Recipe Type: All Grain
Yeast: WLP029 - German Ale/Koelsch
Yeast Starter: 1 L
Additional Yeast or Yeast Starter: n/a
Batch Size (Gallons): 5.5
Original Gravity: 1.042
Final Gravity: 1.011
IBU: 23.7 (Tinseth)
Boiling Time (Minutes): 65
Color: 3-5 SRM
Primary Fermentation (# of Days & Temp): 9 d @ 63-70F
Additional Fermentation: n/a
Secondary Fermentation (# of Days & Temp): 14 d @ 70
4.5# U.S. 2-row pale malt
2.0# Belgian Pilsner
0.75# Flaked rye
1 oz. Cascades (Argentine) 3.2% AA 75 mins (FWH)
1 oz. Cascades (Argentine) 20 mins
0.5 oz Cascades (Argentine) 10 mins
0.5 oz Cascades (Argentine) 5 mins
0.5 oz Cascades (Argentine) DRY
Mash: Protein rest - 20 mins @ 129; Sacc rest - approx 45 mins @ 152 (or until converted); Mash out @ 170.
Water: Soft. I added about a quarter teaspoon or so of Burton salts per 5 gallons of RO water.
This was inspired by BierMuncher's Sterling Gold, in that a wanted a good, crisp Summer drinker with spicy sort of hop character. Since I had the Argentine Cascades in the freezer, I took them for a spin.
Aroma is clean, a little sweet, with mild spicy, floral, and citrus notes from the hops. There is a mild Pilsner malt note, and just a touch more spiciness from the rye (which I might bump to 1.5#).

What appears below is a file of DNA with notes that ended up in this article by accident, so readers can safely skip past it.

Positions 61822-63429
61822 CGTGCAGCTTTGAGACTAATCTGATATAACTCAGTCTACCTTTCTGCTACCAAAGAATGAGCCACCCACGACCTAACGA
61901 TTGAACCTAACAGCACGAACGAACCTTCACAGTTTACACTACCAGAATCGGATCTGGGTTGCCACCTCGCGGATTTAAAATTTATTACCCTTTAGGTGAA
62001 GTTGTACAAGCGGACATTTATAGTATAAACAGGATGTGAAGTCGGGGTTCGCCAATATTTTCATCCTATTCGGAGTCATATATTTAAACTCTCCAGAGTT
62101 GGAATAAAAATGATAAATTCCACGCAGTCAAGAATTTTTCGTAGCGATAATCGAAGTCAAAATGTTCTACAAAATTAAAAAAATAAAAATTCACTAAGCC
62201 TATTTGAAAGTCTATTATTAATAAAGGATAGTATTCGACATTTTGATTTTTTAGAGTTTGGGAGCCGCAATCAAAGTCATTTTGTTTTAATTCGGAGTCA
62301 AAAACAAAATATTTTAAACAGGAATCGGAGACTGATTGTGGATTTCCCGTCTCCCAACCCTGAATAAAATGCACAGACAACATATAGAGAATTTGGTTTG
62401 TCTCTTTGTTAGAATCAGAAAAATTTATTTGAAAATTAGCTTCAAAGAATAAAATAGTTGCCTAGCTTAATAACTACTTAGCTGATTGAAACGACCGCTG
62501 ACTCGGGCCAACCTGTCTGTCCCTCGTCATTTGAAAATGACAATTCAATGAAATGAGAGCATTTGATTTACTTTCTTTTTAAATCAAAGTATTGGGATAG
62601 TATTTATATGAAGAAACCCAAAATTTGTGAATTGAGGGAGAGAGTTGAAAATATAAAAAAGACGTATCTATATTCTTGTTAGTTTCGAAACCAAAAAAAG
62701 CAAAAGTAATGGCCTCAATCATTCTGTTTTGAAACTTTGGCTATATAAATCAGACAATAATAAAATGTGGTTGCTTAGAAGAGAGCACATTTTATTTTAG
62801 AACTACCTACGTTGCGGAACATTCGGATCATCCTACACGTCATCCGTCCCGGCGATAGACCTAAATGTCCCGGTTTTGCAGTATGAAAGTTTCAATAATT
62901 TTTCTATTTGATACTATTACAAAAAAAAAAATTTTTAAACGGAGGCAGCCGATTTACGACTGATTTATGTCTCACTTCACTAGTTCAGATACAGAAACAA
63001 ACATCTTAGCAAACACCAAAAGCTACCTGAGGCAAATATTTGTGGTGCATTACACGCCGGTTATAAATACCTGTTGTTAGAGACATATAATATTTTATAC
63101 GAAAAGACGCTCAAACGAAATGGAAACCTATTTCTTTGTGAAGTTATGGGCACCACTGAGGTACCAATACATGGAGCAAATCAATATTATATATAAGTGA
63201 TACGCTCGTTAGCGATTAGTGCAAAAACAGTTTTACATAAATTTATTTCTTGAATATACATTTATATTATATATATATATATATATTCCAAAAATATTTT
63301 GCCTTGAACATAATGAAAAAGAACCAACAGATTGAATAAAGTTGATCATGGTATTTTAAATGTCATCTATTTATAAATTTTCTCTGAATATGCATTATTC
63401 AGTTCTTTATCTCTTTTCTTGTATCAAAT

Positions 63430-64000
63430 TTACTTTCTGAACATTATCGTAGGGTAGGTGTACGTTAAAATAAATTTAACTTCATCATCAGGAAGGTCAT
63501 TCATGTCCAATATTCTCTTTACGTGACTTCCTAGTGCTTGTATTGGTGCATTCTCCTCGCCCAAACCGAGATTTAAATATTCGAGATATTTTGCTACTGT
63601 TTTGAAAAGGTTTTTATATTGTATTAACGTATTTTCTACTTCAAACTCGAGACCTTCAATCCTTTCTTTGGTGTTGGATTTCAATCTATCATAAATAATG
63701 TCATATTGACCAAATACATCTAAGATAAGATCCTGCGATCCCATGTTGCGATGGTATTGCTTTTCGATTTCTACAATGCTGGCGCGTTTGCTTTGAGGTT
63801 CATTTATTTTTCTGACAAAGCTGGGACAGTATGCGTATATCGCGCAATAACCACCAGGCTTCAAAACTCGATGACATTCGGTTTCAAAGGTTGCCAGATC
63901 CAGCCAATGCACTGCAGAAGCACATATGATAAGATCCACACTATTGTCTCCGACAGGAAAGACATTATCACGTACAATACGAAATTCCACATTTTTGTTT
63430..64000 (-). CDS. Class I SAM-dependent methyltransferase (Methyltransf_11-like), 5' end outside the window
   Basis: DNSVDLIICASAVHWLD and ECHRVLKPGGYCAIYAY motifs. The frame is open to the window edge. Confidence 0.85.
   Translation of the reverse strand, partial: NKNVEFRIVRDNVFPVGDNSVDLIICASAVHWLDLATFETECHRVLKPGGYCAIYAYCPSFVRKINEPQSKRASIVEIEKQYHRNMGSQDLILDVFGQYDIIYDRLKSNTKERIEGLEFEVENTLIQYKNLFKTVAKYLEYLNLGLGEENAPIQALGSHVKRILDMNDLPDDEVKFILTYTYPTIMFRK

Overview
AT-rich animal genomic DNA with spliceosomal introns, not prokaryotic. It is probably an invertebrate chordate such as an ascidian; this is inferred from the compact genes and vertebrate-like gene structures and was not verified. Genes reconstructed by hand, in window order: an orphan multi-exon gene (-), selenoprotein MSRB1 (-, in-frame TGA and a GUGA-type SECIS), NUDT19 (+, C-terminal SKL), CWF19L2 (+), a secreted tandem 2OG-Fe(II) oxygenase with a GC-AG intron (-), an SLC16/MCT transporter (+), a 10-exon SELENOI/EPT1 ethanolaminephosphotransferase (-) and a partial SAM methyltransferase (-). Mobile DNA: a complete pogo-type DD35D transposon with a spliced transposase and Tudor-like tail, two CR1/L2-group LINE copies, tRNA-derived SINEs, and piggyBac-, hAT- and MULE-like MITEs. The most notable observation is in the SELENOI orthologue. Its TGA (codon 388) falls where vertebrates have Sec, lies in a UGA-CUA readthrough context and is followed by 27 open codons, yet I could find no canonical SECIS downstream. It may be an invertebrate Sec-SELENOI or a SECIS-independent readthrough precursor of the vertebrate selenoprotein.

Appearance is light golden (around 4 SRM, as best as I can tell) with a meringue-like, white head that lasts and provides light lacing. It started off quite hazy at first, but it has been clearing up rapidly.
Flavor follows aroma: a little sweet with very mild hop flavor. It dries out quickly in the mouth and finishes mildly bitter.
Medium-light body gets a little support from the rye, and that keeps the beer from feeling watery. I kept the carbonation down on this one a little, as I do not like beers that get too fluffy or lose flavor and aroma to carbonation bite. There is no astringecy, diacetyl, or any other unexpected sensations.
I wanted a nice, Summer drinker, and I got it. This one also is very popular with the neighbors. So far, I've received comments along the lines of "delicious" and "refreshing" from them and other brewers.
I think it is important to keep this one clean or with very mild fermentation character. Anything more than a little flavor or aroma from the yeast, and you risk covering everything else up. Also, a little bit of DMS would be very pleasant here. I originally boiled for 75 minutes, but that was too much. The shorter boil also will help keep your color on the lighter side, which is nice with this beer.
I also like the Argentine hops very much, as they let me get a mild but complex hop profile without a complex recipe or measuring out quarter ounces. I may tweak this around when I brew it again, but just for the sake of playing. It is good as it is.
Beer is good for anything from hot dogs to heartache.
Drinking Frog Brewery, est. 1993